Exemplar systems having been described above, an exemplar method for improving data throughput and data capacity in an in-circuit tester will be discussed below. In this regard, the following discussions describe steps illustrated in the flowchart of FIG. 5. It should be understood that any process steps or blocks in the flowchart may represent modules, segments, or portions of code that include one or more executable instructions for implementing specific logical functions or steps in the associated process. It should be appreciated that although particular process steps are described, alternative implementations are feasible. Moreover, some method steps may be executed out of order from that shown or discussed, including substantially concurrently or in reverse order, depending on the functions involved. For example, the method illustrated in FIG. 5 may be applied to program in-circuit programmable devices on a DUT 200. The method illustrated in FIG. 5, may also be applied to test a DUT 200 by forwarding and monitoring the response to a plurality of test vectors as previously described.
Reference is now directed to FIG. 5, which presents a flowchart illustrating a method for increasing data throughput and effective data capacity that may be realized in the improved circuit tester 150 of FIG. 2. In this regard, the method for increasing data throughput and increasing effective data capacity 500 may be practiced by segmenting a test application and/or segmenting programmable device data as indicated in step 502 such that the largest segment falls within the data storage capacity of the plurality of sequence memory devices 320 of the improved circuit tester 150. For those cases where the circuit assembly to be tested by the improved circuit tester 150 includes programmable integrated circuits that will be “programmed” just prior to test, program segments should be sent prior to test application segments. This preliminary segmenting step (i.e., step 502—segmenting the test application and programmable device data) may be performed manually by a test operator and/or in association with a test controller 400 or by various other methods as will be appreciated by those skilled in the art. It should also be appreciated that programmable device data may be segmented prior to or substantially simultaneously with test application data as may be desired or as resources permit.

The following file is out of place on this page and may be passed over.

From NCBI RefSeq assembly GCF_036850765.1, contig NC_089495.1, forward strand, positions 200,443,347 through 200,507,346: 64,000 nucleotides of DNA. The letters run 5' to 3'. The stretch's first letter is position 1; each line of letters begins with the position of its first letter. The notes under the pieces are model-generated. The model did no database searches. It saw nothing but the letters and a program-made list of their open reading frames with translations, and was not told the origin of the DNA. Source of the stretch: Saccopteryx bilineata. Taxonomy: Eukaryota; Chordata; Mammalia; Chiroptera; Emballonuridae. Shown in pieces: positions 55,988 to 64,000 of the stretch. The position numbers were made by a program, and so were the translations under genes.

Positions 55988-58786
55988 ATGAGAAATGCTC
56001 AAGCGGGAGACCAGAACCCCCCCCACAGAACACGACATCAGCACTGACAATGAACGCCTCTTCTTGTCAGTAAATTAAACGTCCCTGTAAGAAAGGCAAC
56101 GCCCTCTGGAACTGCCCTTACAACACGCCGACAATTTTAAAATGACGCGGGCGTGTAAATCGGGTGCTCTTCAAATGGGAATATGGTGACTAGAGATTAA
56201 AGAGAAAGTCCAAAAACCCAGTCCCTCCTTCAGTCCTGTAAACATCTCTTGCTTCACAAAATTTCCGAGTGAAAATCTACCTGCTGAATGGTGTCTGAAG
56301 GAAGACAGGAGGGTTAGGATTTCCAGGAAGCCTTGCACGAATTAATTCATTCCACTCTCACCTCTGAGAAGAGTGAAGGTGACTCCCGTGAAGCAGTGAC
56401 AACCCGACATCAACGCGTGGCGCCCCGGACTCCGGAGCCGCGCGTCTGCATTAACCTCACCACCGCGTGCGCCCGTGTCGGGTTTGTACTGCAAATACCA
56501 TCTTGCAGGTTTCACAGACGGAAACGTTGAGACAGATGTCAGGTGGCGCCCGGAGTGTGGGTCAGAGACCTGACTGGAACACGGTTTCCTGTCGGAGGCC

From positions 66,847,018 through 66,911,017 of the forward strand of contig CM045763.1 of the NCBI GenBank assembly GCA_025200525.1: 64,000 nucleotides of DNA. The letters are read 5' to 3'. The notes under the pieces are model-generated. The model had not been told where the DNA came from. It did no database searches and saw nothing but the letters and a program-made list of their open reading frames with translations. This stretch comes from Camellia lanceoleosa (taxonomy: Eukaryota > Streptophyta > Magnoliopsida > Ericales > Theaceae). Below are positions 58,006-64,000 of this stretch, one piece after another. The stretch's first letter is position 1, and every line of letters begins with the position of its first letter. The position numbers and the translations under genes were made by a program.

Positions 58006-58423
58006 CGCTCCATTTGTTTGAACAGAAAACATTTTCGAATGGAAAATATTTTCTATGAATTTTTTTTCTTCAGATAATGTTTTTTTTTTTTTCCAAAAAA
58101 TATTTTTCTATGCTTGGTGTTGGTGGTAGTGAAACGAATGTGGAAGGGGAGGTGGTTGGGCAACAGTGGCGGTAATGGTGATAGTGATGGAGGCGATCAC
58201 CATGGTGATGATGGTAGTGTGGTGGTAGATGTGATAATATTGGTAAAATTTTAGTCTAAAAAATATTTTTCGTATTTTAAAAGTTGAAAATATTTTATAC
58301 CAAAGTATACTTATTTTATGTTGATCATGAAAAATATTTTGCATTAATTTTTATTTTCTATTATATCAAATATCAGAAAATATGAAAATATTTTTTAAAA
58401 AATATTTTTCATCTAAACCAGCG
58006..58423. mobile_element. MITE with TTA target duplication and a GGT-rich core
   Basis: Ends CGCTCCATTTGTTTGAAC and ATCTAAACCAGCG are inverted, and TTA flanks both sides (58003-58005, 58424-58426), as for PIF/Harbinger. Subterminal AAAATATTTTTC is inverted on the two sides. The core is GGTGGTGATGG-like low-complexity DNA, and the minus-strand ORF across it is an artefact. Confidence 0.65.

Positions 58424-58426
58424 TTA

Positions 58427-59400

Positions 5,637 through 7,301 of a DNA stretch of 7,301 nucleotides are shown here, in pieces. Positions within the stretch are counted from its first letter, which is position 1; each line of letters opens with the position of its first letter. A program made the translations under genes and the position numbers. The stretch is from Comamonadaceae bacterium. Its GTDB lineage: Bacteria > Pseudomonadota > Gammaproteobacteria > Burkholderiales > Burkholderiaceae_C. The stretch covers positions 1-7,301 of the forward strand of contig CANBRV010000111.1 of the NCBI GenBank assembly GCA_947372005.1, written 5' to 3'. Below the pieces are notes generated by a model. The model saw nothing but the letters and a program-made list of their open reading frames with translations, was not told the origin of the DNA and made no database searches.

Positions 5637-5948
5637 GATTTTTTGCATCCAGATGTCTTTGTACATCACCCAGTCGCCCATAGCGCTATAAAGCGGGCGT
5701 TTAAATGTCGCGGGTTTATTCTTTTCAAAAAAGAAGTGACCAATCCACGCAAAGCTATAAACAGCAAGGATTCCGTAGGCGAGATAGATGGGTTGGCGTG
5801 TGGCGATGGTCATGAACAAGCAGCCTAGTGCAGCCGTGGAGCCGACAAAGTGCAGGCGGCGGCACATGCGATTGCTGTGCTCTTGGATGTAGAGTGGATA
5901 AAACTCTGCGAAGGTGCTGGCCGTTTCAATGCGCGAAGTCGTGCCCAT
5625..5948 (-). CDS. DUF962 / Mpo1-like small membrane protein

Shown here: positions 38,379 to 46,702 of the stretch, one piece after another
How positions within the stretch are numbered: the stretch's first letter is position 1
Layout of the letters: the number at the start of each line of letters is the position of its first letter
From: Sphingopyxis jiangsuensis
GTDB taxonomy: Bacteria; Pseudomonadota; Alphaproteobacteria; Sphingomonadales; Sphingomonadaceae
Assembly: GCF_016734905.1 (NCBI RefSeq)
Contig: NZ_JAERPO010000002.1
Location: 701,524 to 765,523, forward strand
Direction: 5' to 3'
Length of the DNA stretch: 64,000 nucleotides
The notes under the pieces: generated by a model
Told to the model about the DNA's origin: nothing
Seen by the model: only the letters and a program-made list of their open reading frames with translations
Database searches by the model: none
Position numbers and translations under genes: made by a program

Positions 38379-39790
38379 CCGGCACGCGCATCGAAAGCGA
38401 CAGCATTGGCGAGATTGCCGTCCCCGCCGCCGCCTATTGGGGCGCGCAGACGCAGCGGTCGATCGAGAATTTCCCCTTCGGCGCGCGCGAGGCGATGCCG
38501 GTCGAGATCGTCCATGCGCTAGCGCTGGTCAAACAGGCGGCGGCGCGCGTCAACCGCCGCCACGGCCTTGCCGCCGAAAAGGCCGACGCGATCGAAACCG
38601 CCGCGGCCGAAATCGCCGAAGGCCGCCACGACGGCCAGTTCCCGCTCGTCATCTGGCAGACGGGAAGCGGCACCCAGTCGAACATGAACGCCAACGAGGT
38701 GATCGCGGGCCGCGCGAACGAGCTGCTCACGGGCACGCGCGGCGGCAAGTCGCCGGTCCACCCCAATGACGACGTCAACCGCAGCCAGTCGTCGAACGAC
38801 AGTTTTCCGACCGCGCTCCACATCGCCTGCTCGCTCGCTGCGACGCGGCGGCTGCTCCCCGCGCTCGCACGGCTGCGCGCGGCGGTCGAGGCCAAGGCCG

As illustrated in FIG. 5, a segment counter may be initialized in step 504. As indicated in step 506, the sequencer 110 may configure the outputs of the data translator 310 and the switch 330 to supply a first segment of test application and/or programmable device data to a designated sequence memory bank 320. For cases where in-circuit programmable devices will be “programmed in-circuit” before testing the DUT 200, programmable device data segments will be processed before test application segments. Otherwise, the improved circuit tester 150 may be configured to simply forward test application segments as explained below.
As previously described in association with the data accelerator of FIG. 3, each of the programmable device data segments will include both address and data information configured such that the improved circuit tester 150 applies the correct data value to the correct circuit tester interface pins to program and/or test the DUT 200. After configuring the data translator 310 and the switch 330 to provide the necessary interfaces for the plurality of sequence memory devices 320 in step 506, the improved circuit tester 150 may be configured to acquire a first segment as illustrated in step 508. Next, as shown in step 510, the improved circuit tester 150 may be configured to start the sequencer 110.
As described above, the improved circuit tester 150 includes a sequencer 110 capable of both forwarding the contents of the first segment acquired in one of the plurality of sequence memory devices 320 as shown in step 512, and simultaneously acquiring a subsequent test application and/or programmable device data segment as illustrated in steps 516 through 520. Importantly, the improved circuit tester 150 is configured to notify the test controller 400 when the transfer of the first segment is complete as illustrated in step 514. As shown in step 522, when the entire contents of a subsequent segment is acquired in a sequence memory device 320, the improved circuit tester 150 is configured to notify the data translator 310.
As further illustrated by the “NO” response arrow that exits the query of step 516, if the sequencer 110 is forwarding the last data segment to the DUT 200 (i.e., no more data segments are available) the improved circuit tester 150 may be programmed to notify the data translator 310 as indicated in step 522 that the data segment acquisition process is complete.
The data translator 310 associated with the improved circuit tester 150 may be programmed to wait until it receives an indication that both segment processing tasks are complete. This can be accomplished by periodically performing the query illustrated in step 524. In practice, the data translator 310 controls the state of the data/vector address control signal 312 to appropriately configure the switch 330 that forwards the contents of a sequence memory device 320 to the vector address bus 115. The data translator 310 is configured to modify the state of the switch 330 only after receiving an acknowledgement from the test controller 400 that it is permissible to continue. As indicated by the negative response flow control arrow, the query of step 524 may be repeated until such time that both segment processing steps have terminated.